Kenya Commercial Bank (KCB) has signed an agreement with the Kenya National Federation of Jua Kali Associations (KNFJKA) to accelerate the provision of affordable credit and capacity building to the members of the umbrella body.
The deal provides a pragmatic collaboration framework that will see KCB Bank and the KCB Foundation support interventions that will strengthen participation, coordination, collaboration, cooperation, and synergy within the Jua Kali sector.
Specifically, Jua Kali Association members drawn from carpentry, woodcrafts, metalworking, soapstone crafts, leather production, textile products, clay and poetry crafts, beekeeping, mechanical engineering, food processing, and electrical sub-sectors get access to a wide range of financial and non-financial services offered by the bank to spur their growth.
Speaking during the MoU signing ceremony, KCB Bank Director of Digital Financial Services, Ms. Angela Mwirigi, noted that it is high time the Jua Kali sector received a new lease of life through the injection of much-needed market-driven competencies as a first step towards revolutionizing the sector.
“The engagement we are unveiling today is a response to the urgent need for players within the Jua Kali sub-sector to tap into more formal entrepreneurial opportunities currently available with the goal of progressing towards decent work for all. KCB Bank Kenya and KCB Foundation will work closely to ensure that your members are well positioned within the skills development eco-system both locally and regionally,” Mwirigi said.
Despite the Jua Kali sector’s prolific contribution to the economy, the sector is still plagued by systemic challenges that prevent the achievement of its full potential. These challenges include; Lack of adequate market for their wares, lack of access to relevant social protection services like pensions and insurance, lack of infrastructure, recognition of the learning and skills upgrading framework, among others.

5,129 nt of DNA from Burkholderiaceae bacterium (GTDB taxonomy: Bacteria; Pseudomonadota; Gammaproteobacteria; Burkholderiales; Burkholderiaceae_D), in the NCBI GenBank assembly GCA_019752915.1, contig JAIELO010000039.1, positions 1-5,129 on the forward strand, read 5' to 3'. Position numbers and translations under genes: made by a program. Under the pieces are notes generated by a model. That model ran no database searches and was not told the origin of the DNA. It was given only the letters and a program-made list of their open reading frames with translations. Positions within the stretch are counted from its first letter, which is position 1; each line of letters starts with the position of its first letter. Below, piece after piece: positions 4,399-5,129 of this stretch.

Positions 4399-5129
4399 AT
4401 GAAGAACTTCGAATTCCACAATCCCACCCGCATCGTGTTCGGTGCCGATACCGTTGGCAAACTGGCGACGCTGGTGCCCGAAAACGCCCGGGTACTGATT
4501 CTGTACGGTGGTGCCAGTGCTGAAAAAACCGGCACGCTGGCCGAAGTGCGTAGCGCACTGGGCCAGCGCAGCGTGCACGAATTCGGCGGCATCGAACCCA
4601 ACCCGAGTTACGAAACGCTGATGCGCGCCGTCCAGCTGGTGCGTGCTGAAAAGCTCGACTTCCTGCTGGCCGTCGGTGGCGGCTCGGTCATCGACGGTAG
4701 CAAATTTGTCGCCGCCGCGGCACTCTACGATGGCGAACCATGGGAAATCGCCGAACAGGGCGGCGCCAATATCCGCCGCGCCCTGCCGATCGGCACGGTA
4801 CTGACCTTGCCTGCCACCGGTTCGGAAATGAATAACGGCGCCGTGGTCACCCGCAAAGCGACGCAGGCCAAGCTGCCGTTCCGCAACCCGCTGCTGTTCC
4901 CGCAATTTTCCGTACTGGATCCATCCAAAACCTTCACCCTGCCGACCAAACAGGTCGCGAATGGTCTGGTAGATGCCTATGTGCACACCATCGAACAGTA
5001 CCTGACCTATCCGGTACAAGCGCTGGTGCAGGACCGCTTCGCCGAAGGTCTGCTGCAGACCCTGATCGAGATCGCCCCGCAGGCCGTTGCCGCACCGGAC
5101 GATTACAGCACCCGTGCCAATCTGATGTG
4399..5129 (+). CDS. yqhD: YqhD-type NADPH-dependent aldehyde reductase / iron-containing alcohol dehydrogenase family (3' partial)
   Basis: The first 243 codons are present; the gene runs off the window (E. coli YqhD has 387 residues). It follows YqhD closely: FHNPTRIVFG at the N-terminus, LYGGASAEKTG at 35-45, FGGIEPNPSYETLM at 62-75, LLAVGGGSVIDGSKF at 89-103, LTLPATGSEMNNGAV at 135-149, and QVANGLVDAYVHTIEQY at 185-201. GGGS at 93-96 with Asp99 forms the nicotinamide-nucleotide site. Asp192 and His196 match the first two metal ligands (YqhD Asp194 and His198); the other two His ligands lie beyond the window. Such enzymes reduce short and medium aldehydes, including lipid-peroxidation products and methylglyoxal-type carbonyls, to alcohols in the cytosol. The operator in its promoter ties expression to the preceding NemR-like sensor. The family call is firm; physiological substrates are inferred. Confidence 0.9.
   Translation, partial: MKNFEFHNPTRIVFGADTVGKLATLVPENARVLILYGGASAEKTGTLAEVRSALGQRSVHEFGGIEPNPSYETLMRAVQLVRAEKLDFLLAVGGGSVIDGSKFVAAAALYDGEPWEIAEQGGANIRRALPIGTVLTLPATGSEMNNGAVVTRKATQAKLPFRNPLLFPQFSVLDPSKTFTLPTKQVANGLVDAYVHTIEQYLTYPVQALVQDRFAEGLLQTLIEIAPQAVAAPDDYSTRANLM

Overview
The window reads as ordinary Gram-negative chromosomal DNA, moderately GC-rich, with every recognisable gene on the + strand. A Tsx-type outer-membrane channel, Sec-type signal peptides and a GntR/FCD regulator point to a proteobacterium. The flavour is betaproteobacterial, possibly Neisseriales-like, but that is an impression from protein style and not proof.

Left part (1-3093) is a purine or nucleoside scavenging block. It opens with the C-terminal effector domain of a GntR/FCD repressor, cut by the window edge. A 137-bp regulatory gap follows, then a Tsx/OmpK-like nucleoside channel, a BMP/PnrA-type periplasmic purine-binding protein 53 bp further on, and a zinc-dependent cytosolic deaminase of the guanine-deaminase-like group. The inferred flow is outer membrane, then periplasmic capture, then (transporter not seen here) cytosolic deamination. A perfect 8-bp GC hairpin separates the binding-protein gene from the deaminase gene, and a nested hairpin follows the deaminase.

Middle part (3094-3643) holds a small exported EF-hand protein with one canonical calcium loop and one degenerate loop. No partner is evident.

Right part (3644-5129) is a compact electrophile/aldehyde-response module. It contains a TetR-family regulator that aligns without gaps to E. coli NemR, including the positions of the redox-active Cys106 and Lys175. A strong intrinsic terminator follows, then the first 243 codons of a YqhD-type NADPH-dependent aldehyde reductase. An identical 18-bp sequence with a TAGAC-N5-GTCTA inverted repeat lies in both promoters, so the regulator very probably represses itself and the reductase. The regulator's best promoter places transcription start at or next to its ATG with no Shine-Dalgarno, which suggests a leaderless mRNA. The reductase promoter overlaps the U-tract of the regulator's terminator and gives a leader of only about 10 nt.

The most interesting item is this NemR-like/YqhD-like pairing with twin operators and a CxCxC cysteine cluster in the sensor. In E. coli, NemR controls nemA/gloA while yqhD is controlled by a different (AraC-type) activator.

“There exists overwhelming evidence that the Jua Kali sector can become more competitive by increasing their involvement in formal support initiatives. We, therefore, have an opportunity to link them up to an inclusive financial system that recognizes their skills and appreciates their contribution to the economy,” Mwirigi remarked.
“As a bank with the largest network coverage in the region, we are well-positioned to support this agenda,” she added.
On the other hand, the Chief Executive Officer (CEO) of the Kenya National Federation of Jua Kali Associations (KNFJKA), Mr Richard Muteti, lauded KCB’s move as it will go a long way in unlocking the full potential of the informal sector.
“As sector players, we welcome KCB Bank and KCB Foundation on board, as through their respective interventions, we shall get the capacity to focus and upscale our entrepreneurial endeavors. As a result, we look forward to reaping the full benefits of a robust SME sector that guarantees sustained growth,” Muteti said.
Muteti lamented that most companies and banks sign an agreement with claws back and leave them desperate, and urged KCB to honour the agreement. “We will not eat you; do not eat us,” Muteti said.
According to the Kenya Economic Survey 2022, 80 per cent of the slightly more than 900,000 jobs created in 2021 were in the informal sector, dominated by small and medium enterprises (SMEs). This means that for informal enterprises to flourish, they need to be given effective business support across key areas of engagement.
By Ali Sheikh Mohamed and Peace Muthoka